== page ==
Dr. Of Machinima

A blog By Dr. Nemesis following the progress of Binary Picture Show's work, as well as other Machinima.

Frankenstein Machinima (part 2)


Last time we saw that a great way of populating films is to look at multiple sources. Sometimes a game has an adequate online community like in the case of The Sims 2, but of course there can be so much more. A long time ago now a site called Polycount, part of the Gamespy Network hosted custom models made for various FPS games (doesn’t quite offer that same diversity today).

Programs like Milkshape 3D make it possible to bring models from different games together in one environment. I believe the reason most Machinima artists never do such things is because of the sometimes very stringent rules that the models must adhere to. There can be bad limits on the number of polygons (especially in older games), there maybe be a specific skeletal structure and naming system, complicated texturing systems, tags for separate parts of the models and then you’d almost always need to animate the model again from scratch… in short, it can be a nightmare.

But what I’ve always found to be worse is when I need a model, and I know I wont get it cause I just can’t model. I’m no good at it, and it’s really no time for me to start learning. As any kind of artist there should always be a limit to how many hats you wear anyway. When people new to Machinima often ask “What game is best for Machinima?”, the answer is usually “depends on what kind of film you want to make”, which is a good answer as theres not much sense in making a film about interstellar travel full of futuristic technology in a game like World Of Warcraft. However the plain fact of the matter is that some games have more Machinima friendly features than others.

So imagine being able to mix as many of the communities together as you wanted. Not via limited techniques like chroma key, but actually combining 3D assets. Using Sims 2 furniture to lavishly decorate a house in Half Life 2, or some futuristic weapons from Quake 3 going into the hands of a Sim. On the large scale it would offer an almost limitless supply of resources, provided they could be exported in 3D form. For characters, the possibilities are more limited, but for props, weapons, furniture, textures it can often be done with much less effort. As I said in part one this can become even more valuable when you move outside of the game engine as you may still be able to use resources for other games (and as nicely pointed out by Gtoon in a comment, there are already pipelines geared towards a similar way of thinking, like Reallusions 3DXchange tool). Provided you obtain permission from authors and have no intention to sell your film, it really does open up the possibilities.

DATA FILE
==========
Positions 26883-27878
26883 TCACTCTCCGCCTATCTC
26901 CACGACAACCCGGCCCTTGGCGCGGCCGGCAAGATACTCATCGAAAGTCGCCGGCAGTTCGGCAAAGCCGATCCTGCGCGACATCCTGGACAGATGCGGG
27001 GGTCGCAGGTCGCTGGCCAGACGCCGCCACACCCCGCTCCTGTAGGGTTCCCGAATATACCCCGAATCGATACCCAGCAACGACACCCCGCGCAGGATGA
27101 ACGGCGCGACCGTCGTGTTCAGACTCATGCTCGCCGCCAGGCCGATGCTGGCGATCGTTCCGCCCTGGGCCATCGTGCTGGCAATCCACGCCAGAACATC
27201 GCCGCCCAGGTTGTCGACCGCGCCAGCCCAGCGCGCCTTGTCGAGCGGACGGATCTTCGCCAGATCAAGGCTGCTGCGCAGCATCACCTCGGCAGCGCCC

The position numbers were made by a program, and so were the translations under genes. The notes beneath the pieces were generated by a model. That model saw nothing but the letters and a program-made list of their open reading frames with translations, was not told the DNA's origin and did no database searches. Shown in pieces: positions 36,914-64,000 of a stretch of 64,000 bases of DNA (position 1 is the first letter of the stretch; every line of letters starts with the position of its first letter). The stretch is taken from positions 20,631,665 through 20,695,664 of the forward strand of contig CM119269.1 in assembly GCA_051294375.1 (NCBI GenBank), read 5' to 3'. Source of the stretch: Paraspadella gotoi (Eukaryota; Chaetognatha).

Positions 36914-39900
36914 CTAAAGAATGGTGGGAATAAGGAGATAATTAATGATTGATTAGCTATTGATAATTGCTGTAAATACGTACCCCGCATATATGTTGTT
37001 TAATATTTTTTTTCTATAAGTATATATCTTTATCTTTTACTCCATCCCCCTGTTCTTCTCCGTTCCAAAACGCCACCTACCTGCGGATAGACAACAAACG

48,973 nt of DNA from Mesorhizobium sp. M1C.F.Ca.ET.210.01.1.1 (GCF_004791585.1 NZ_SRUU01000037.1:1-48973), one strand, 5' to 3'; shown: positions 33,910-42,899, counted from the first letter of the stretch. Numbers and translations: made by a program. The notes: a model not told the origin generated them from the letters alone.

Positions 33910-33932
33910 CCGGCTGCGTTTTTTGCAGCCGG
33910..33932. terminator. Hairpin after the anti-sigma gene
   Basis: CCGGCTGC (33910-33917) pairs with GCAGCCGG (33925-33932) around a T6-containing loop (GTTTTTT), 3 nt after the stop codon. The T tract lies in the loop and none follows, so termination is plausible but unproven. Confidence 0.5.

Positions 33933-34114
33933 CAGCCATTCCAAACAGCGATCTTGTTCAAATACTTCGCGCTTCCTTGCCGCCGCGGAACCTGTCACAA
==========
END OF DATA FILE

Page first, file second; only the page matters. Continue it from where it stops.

As a very limited example of this, I have a short film made using models from the Freedom Force community. Freedom Force would be a great game for Superhero Machinima but finer control of the models can be difficult. So (with permission of the models authors) I have a bunch of Freedom Force custom-made models in Motionbuilder, and have recreated a page from a Marvel Civil War comic. Maybe I could have placed them all in a Sims 2 house. Now THAT would have been interesting. It was just a little piece for fun so in great Leo Lucien-Bay style, the sound is F’d up but the film is watchable.

I hope that we can really benefit from a larger amount of remixing for future projects. We have done it to small extents, but never really taken it very far. Imagine the possibilities. Of course there is a question of opposing styles, but considering the large amount of content available It can definitely be made to work. Digital Memory (a sci-fi film we hope to begin work on soon) will most definitely be made from the arms and legs of different bodies. Lets hope it works.

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In tribute to a fellow artist


Today I hoped to continue from my previous blog post but received the very sad news that Peter Rasmussen, most well known to us in the community for the films Stolen Life and The Killer Robot, has died. I was very shocked to hear this and truth be told I’m still hoping someone says theres been some miscommunication, but I fear that is not the case.
I had only spoken to Peter a few times, and while many of us never new him personally, I have no doubt that many others share the same respect I had for him, and will miss him and the further contributions he was to make to our art.

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Frankenstein Machinima (part 1)


So anyone who read yesterdays post (maybe about 10 people, then I imagine two of you returned) may have left wondering:

DAZ3D models in Machinima? Too polygon rich, this fool’s finally lost it.”


“You fool, you think that’s original but it’s already been done! FOOOL!!”

Well both schools of thought are correct. Take the very popular Daz 3D model, Victoria 3 for example. She’s somewhere in the region of 75,000 polygons if memory serves, with the reduced resolution version somewhere between 32-45,000 polygons and that’s without clothes and hair. Way too high to have just for one Machinima character, no matter how hot she’s supposed to be.

Then again, it can’t be that bad, because my main man Tom Jantol regularly uses Daz3d models in his films, and he seems to get along fine. Well, yes he does use them, and my goodness they look great! Oh those beautiful curves and not a straight line in sight! But as many people will know, more polygons in the scene require more power. This can be one contributing factor to why Tom doesn’t have many of these characters on screen at once. What’s more if you notice, the characters aren’t clothed. They’re naked as the day they were born, and have a stone/marble sort of texture on them.

Then it can get even worse if you want to easily implement facial animation. with Mimic you can get your lip syncing done easier but getting your characters to actually emote still isn’t as easy as using the CT/MB technique